The Loyal Opposition: Religious Europeans between Fascism and Christian Theology, 1918–1968
Dr. Simon Unger-Alvi
This project evaluates connections between Christian intellectuals and fascist ideologues in Italy, Germany, Austria, and France. In order to question binary distinctions between "resistance" and "accommodation", my research focuses on opponents and supporters of fascist regimes who came into direct contact with each other. While countless exponents of Christian-conservative milieus shared a common aversion against the anti-Christian elements of fascist and National Socialist ideology, the same intellectuals often thought they discovered a misguided, yet fundamentally healthy religious impulse in political movements that claimed to establish new forms of "community" and cultural "wholeness".
Based on private diaries, exchanges of letters, and newspaper articles, this study researches patterns of religious thought that led Christians to take part in European dictatorships. In particular, it sheds new light on ambivalent biographies of intellectuals who morally criticized fascism, but simultaneously felt compelled by theological arguments to accept criminal regimes. Primarily, the project engages with contemporary discussions of bible passages such as Romans 13 and with debates on the Protestant Doctrine of Two Kingdoms. However, it also analyzes the Christian reception of political books such as Oswald Spengler's The Decline of the West. My work shows that religious discourses were characterized by shared themes and recurring leitmotifs, such as the idea to accept fascism as willed by God and as a European "fate".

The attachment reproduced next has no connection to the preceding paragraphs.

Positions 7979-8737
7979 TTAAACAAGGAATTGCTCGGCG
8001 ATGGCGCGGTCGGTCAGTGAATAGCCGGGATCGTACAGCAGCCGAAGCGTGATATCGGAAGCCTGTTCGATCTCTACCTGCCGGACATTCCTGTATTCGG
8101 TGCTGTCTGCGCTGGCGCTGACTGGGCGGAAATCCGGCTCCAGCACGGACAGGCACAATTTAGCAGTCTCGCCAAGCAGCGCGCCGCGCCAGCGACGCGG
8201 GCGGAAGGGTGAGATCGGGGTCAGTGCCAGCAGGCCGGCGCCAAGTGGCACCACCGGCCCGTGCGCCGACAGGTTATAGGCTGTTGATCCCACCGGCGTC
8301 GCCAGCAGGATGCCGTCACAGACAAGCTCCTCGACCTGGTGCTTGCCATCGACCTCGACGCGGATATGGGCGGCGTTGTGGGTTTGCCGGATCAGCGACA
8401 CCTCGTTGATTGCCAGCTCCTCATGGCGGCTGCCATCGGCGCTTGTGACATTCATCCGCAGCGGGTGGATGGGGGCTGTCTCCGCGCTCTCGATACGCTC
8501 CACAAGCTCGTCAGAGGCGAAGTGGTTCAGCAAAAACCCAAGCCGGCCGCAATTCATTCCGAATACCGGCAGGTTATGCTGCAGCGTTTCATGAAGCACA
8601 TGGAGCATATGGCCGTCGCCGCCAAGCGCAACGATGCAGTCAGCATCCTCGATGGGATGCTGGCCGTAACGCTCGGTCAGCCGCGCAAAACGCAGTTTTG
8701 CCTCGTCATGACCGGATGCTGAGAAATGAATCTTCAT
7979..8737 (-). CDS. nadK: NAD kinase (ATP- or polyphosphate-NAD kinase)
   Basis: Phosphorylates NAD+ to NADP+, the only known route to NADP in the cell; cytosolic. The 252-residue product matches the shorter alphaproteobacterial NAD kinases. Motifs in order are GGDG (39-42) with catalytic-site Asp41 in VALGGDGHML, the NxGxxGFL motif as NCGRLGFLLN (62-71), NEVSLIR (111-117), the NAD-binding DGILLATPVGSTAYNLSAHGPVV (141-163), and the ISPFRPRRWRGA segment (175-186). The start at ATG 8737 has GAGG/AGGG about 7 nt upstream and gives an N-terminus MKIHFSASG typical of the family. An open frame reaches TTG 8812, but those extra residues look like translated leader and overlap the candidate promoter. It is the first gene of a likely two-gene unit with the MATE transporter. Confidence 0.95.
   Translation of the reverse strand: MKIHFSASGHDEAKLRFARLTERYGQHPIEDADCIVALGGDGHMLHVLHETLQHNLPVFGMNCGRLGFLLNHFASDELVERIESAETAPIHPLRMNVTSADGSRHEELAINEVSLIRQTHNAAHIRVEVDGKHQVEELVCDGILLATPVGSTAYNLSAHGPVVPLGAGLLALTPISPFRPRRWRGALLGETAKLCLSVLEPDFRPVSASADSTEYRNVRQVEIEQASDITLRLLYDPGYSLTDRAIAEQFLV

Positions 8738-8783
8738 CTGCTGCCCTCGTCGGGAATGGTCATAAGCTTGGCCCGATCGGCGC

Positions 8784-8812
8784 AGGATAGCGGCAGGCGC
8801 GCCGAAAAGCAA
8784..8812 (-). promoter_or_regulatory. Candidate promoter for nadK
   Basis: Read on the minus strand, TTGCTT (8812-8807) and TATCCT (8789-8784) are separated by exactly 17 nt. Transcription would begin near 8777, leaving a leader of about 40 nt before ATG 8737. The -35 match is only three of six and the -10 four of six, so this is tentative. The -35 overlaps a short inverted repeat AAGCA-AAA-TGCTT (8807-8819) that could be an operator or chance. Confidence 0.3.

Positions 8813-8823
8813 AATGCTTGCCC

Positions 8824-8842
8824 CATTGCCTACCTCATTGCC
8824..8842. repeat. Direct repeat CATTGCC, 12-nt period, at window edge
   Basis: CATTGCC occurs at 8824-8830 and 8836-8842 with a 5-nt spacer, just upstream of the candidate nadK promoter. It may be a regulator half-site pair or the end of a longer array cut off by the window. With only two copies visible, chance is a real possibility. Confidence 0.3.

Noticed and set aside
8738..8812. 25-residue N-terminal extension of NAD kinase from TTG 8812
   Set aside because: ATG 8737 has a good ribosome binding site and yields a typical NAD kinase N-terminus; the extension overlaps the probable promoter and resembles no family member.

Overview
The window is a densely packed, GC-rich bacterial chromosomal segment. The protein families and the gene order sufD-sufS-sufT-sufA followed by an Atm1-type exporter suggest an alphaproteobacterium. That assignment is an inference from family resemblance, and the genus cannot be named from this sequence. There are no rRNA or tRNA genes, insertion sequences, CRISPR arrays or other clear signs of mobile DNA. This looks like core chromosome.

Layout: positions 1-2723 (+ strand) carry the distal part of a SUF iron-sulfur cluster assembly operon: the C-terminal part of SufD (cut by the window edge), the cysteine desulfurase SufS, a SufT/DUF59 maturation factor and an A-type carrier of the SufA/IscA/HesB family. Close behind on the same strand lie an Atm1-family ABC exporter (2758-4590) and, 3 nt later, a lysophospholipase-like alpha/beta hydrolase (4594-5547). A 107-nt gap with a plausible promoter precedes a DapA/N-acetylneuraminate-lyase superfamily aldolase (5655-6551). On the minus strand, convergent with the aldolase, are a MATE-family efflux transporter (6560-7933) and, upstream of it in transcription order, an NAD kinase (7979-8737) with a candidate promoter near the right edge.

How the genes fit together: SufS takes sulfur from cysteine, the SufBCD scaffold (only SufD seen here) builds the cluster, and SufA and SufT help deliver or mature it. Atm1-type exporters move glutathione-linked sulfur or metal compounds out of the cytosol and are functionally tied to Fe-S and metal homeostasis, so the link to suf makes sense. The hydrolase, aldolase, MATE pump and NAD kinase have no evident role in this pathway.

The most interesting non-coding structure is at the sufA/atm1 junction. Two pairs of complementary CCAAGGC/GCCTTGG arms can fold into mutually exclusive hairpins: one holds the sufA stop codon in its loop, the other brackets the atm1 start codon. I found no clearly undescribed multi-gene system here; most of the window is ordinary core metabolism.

A crucial part of this research will be to examine to what extent intellectual patterns of the 1930s and 1940s were perpetuated in the post-war period. Christian democratic parties of the 1950s, for example, often propagated the ideal of a "third way" in order to save European culture from both the communism of the Eastern bloc and the "materialism" of the Anglo-American sphere. In this context, the study highlights the European dimension of reactionary ideas surrounding themes of "occidental" identity in this period. Facing these themes, the challenge is to reconstruct mentalities for which the question of fascism was not of primary political concern. Instead, it must be understood how former supporters of fascist regimes cooperated with former critics in order to find common answers to shared questions of modernity, secularism, and an alleged cultural "decline" in Europe. Ultimately, the project uncovers continuities of religious thought, for which the preservation of the Christian occident always seemed to rank higher than the question of democracy and dictatorship.